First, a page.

A federal judge in San Jose, Calif., has dismissed allegations of ERISA violations against NVIDIA Corp. and its 401(k) plan fiduciaries filed by participants in the plan.
The plaintiffs argued that the fiduciaries failed to offer the lowest-cost shares of mutual funds and didn't conduct an adequate review of plan options. They also accused the fiduciaries of failing to offer collective investment trusts when such options were available, in the case of Tobias et al vs. NVIDIA Corp. et al., which was filed in August 2020.
Although plan executives switched to a collective trust-based target-date series in 2018, the plaintiffs, who were seeking class-action status, said this option had been available in the marketplace since 2012, according to the complaint.
They also criticized fiduciaries for using revenue sharing to pay for record-keeping expenses, saying the fiduciaries should have issued an RFP to determine if record-keeping expenses were too high.
"Plaintiffs have failed to allege that the fees paid by the plan for record-keeping services were excessive in relation to the services actually provided to the plan," U.S. District Court Judge Lucy H. Koh wrote in her Sept. 13 ruling.
"Following other courts in this circuit that have considered similar allegations, the court finds that plaintiffs' allegations regarding the availability of lower cost share classes are ... insufficient to state a claim for breach of the duty of imprudence," the judge also wrote.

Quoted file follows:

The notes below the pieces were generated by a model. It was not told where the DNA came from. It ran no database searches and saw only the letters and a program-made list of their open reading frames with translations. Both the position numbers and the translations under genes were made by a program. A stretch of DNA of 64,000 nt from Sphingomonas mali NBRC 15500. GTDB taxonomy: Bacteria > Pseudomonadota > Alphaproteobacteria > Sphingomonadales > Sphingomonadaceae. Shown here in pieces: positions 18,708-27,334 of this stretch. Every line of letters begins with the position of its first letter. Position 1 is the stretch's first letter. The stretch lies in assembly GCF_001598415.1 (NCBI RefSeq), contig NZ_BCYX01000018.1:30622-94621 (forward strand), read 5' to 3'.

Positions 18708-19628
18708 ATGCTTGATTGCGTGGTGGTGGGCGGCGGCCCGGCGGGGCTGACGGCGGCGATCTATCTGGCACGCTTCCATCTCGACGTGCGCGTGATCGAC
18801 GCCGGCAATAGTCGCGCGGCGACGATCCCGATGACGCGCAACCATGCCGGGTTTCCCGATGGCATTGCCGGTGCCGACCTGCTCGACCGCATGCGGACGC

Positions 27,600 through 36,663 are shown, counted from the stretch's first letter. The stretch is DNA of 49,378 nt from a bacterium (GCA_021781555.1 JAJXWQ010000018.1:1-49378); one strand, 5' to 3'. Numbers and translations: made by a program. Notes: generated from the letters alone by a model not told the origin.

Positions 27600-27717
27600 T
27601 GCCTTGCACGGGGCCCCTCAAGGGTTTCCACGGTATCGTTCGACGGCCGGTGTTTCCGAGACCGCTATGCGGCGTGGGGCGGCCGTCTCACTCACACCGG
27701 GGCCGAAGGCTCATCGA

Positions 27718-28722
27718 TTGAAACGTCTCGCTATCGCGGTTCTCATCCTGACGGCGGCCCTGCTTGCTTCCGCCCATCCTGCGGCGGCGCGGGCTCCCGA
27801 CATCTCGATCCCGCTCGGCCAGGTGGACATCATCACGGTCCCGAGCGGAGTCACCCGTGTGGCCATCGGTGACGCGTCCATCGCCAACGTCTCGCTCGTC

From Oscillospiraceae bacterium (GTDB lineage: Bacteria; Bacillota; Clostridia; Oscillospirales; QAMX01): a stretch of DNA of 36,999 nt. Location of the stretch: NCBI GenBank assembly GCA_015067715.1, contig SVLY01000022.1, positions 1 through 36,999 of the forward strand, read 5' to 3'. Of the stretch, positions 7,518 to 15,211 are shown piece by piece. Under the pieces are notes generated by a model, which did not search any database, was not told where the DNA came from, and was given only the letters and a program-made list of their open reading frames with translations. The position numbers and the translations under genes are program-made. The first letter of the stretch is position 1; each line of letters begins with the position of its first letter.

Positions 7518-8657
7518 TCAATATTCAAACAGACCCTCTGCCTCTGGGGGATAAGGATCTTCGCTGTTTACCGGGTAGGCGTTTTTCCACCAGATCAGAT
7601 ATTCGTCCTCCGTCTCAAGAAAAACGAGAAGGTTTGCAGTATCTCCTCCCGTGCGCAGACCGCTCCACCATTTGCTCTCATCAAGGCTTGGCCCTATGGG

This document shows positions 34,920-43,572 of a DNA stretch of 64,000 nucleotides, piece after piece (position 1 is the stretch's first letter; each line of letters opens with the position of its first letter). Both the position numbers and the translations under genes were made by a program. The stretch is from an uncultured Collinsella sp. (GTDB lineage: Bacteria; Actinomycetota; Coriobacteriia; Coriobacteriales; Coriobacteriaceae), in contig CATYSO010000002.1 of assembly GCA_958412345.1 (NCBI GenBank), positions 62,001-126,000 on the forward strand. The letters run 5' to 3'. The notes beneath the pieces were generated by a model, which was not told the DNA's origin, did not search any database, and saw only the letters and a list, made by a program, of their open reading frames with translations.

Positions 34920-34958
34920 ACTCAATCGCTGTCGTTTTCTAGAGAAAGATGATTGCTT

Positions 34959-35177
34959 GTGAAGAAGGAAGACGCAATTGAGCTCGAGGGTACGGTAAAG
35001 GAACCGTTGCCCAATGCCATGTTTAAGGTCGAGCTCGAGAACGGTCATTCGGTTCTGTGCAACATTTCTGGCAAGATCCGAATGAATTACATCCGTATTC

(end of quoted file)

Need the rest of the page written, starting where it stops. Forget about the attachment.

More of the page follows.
As for using collective investment trusts, Ms. Koh noted that defendants had made a change in the investment lineup and that defendants weren't required to offer collective investment trusts regardless of cost.
"Plaintiffs' allegations regarding (the benefits plan) committee defendants' failure to offer collective trust funds ... fail to state a claim for breach of the duty of imprudence," the judge wrote.
Ms. Koh also rejected the argument that fiduciaries should have chosen cheaper investment options, writing that the allegation was "insufficient to state a claim for breach of the duty of prudence."
The NVIDIA Corp. 401(k) Plan, Santa Clara, Calif., had $1.45 billion in assets as of Dec. 31, 2019, according the latest Form 5500.